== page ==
Clause types: statements, questions, commands and exclamations

The National Curriculum recognises four clause types (also called ‘sentence types’ ). They are usually used to ‘do different things’. These are statements, questions, commands and exclamations.

Each clause type has its own typical pattern (i.e. word order).

In statements, the Subject comes in its typical position before the verb. Here are some examples:

  • We had a very good turnout. [S1A-005 #212]
  • The Labour Party doesn’t want a war. [S1B-035 #33]
  • Officially I was doing a unit of English. [S1A-006 #11]

Questions also have a special word order, where the Subject comes after a verb. In other cases words such as whatwho, whenwherewhy or how are used. Here are some examples:

  • Are you planning parties? [S1A-019 #350]
  • Does she play tennis? [S1A-020 #221]
  • Are you cold? [S1A-080 #265]
  • When did you get married? [S1A-056 #230]
  • Who told you that? [S1A-059 #15]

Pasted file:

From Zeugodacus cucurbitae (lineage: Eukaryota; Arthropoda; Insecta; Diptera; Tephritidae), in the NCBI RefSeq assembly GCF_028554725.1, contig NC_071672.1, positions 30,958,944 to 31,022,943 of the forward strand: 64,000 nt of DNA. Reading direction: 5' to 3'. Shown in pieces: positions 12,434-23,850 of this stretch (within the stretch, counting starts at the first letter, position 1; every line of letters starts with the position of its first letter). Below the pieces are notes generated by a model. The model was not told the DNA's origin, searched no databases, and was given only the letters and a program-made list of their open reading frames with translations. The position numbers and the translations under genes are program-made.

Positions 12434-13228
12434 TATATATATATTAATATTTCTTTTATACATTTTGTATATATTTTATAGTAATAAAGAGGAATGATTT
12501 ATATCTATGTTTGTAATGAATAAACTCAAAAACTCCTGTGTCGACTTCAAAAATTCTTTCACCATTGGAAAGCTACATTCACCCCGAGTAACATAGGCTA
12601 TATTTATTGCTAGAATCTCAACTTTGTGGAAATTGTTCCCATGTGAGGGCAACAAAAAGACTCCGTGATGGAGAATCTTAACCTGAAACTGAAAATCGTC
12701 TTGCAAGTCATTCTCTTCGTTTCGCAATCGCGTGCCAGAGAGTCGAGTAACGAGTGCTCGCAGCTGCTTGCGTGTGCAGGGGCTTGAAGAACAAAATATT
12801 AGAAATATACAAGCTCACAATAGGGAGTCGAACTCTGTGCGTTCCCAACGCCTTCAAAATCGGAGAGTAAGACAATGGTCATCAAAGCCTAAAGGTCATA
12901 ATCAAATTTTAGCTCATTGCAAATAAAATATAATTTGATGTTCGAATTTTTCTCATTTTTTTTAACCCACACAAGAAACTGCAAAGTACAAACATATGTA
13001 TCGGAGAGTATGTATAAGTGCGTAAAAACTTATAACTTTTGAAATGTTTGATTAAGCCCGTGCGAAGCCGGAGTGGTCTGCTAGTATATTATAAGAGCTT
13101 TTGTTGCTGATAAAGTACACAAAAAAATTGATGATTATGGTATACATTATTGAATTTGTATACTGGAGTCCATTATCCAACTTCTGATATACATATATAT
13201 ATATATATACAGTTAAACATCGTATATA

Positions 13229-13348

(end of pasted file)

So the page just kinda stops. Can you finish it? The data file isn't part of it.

• How much is she getting paid? [S1A-041 #162]

Commands are typically used to tell someone to do something. These clauses have no Subject. Here are some examples. 

  • Leave that battery alone. [S1A-007 #184]
  • Try again. [S1A-044 #162]
  • Be alert when out and about. [W2D-009 #53]

To tell someone not to do something, we can put don’t before the main verb: Don’t tell Kate; Don’t be mean. These are negative commands.

Exclamations are used to express surprise, delight, etc. They generally start with a phrase containing what or how. This phrase comes first even when it is not the Subject, which often gives a special word order.

  • What a labyrinth of lies and half-truths was closing around her! [W2F-003 #108]
  • How true that is! [S1A-079 #116]

The National Curriculum stipulates that questions must have an question mark after them, and exclamations must have an exclamation mark.

Please be aware that the fact that exclamations must have an exclamation mark does not mean that other kinds of clauses can't have an exclamation mark. For example, if I write It's a lovely day! then the pattern is that of a statement, not an exclamation. The pattern for the latter would be What a nice day it is!

Note: It would have been better for the National Curriculum to have used one set of terms for structure (declarative, imperative, interrogative, exclamative) and another set of terms for meaning (statement, command, question, exclamation), as most linguists do (see e.g. Bas Aarts's Oxford Modern English Grammar).



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